Post a Comment

Create a custom PDF and CDF in SAS

In my previous post, I showed how to approximate a cumulative density function (CDF) by evaluating only the probability density function. The technique uses the trapezoidal rule of integration to approximate the CDF from the PDF.

For common probability distributions, you can use the CDF function in Base SAS to evaluate the cumulative distributions. The technique from my previous post becomes relevant if you need to compute the CDF of a distribution that is not built into SAS.

A recent question on a discussion forum was "How can I plot the PDF and CDF for [an unsupported] distribution?" It turns out that the distribution from the discussion forum has an analytical expression for the CDF, so I will use the Lévy distribution for this article. The density of the Lévy distribution is given by the following formula:


Evaluating a custom PDF in SAS

When evaluating any function in SAS, you need to make sure that you understand the domain of the function. For the Lévy distribution, the support is the semi-infinite interval [μ, ∞). The location parameter μ determines the left-hand endpoint for the support of the distribution. The scale parameter c must be a positive value. The limit as x → μ+ is 0. The following SAS/IML module evaluates the Lévy density function. The function is vectorized so that it returns a vector of densities if you call it with a vector of x values. The implementation sets default parameter values of μ=0 and c=1.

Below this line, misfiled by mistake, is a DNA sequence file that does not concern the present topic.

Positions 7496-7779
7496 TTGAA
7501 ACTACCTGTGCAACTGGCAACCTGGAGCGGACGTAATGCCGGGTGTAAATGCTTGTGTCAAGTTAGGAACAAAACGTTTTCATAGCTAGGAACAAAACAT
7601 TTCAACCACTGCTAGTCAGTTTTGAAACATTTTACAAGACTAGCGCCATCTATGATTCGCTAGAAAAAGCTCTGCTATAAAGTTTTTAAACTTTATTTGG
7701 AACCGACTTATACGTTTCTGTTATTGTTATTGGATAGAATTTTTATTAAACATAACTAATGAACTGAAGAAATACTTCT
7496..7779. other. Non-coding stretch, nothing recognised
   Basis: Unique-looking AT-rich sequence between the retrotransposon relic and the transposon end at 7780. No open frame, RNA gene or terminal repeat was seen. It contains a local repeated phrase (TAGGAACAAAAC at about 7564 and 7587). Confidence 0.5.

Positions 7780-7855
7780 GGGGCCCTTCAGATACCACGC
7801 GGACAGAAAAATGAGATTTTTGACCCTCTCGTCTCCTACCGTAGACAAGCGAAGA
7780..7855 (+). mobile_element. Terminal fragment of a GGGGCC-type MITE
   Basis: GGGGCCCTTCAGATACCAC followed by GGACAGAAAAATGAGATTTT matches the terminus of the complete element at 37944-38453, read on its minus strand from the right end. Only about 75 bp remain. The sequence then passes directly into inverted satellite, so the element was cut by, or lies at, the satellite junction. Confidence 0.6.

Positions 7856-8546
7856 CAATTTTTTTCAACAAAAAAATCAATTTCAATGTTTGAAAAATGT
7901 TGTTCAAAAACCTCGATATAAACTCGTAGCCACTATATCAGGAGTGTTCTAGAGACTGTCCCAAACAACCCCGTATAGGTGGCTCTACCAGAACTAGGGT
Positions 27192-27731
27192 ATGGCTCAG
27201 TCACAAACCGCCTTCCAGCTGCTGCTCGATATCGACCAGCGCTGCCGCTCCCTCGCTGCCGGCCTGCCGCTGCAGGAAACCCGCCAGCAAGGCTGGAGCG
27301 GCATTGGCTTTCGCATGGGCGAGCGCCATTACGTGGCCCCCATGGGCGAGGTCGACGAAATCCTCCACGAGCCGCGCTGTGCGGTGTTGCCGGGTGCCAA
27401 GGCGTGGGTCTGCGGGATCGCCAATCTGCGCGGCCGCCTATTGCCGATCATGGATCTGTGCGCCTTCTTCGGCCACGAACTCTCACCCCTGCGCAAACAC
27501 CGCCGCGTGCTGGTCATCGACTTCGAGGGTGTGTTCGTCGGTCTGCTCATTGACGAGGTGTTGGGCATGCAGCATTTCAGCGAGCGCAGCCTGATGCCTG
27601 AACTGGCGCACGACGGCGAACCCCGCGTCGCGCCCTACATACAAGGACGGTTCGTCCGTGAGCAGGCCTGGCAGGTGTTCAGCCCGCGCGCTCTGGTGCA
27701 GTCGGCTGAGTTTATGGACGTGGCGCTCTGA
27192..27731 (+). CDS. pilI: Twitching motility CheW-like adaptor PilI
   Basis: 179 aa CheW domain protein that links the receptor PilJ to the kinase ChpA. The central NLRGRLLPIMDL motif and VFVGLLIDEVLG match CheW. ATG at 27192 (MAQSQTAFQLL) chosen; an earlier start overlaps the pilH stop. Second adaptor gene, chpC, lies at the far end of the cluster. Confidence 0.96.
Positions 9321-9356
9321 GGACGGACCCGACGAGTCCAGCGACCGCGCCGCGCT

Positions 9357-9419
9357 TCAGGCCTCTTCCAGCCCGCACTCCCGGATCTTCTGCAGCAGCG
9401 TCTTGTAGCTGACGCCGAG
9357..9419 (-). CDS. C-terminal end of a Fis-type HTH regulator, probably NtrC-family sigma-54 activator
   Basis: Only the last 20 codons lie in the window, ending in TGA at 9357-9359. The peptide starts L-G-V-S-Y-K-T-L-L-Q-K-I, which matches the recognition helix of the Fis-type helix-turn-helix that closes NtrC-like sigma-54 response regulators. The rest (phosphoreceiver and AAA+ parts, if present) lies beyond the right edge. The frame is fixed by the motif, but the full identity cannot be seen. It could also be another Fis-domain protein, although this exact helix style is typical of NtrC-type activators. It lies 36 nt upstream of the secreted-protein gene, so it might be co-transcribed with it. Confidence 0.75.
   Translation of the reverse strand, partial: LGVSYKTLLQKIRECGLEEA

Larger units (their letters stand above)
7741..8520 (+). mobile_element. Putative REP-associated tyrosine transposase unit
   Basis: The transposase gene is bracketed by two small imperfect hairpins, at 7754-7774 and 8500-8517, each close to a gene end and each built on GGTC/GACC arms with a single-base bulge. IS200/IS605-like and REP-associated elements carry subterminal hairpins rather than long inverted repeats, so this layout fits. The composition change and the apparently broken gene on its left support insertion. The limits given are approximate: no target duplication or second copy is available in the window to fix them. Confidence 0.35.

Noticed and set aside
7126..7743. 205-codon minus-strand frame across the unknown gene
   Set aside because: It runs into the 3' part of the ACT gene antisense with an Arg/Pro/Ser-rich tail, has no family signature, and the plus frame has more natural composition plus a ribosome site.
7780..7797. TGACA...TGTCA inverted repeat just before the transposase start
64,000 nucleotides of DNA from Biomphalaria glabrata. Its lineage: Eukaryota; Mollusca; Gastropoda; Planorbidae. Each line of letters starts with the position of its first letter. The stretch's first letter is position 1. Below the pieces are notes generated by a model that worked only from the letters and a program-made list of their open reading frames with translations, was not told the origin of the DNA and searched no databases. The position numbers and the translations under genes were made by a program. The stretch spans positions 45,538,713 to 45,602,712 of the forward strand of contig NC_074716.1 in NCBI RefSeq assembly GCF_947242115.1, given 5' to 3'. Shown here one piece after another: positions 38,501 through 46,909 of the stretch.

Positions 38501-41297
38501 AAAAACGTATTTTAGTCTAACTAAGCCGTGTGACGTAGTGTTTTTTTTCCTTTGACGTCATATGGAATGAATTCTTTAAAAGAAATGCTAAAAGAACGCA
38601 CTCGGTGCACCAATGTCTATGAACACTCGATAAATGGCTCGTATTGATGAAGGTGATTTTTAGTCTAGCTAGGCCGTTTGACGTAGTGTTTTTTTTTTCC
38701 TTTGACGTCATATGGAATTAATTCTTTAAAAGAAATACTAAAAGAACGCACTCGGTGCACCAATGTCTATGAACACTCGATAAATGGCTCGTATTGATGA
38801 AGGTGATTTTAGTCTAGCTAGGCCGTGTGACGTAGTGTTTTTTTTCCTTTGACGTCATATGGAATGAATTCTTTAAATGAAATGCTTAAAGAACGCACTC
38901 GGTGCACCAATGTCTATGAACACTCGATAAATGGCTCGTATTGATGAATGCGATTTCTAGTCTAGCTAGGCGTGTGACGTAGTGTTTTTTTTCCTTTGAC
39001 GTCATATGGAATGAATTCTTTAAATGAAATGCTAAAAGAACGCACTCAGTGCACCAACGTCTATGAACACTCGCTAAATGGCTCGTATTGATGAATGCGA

proc iml;
start LevyPDF(x, mu=0, c=1);
   pi = constant("pi");
   f = j(nrow(x), ncol(x), 0);         /* any values outside support are 0 */
   idx = loc(x>mu);                    /* find valid values of x */
   if ncol(idx)>0 then do;             /* evaluate density for valid values */
      v = x[idx];         
      f[idx] = sqrt(c/(2*pi)) # exp(-c/(2*(v-mu))) /(v-mu)##1.5; 
   return( f );
/* plot PDF on [0, 5] */
x = do(0,5,0.02);
pdf = LevyPDF(x);
title "Levy PDF, mu=0, c=1";
call Series(x, pdf) grid={x y};

Evaluating a custom CDF in SAS: The quick-and-dirty way

As shown in my previous post, you can approximate a cumulative density function (CDF) by using the trapezoidal rule to add up the area under the PDF. The following statements implement this approximation. The approximation is accurate provided that the distance between adjacent x values is small, especially when the second derivative of the PDF is large.

start CumTrapIntegral(x,y);      /* cumulative sums of trapezoidal areas */
   N = nrow(colvec(x));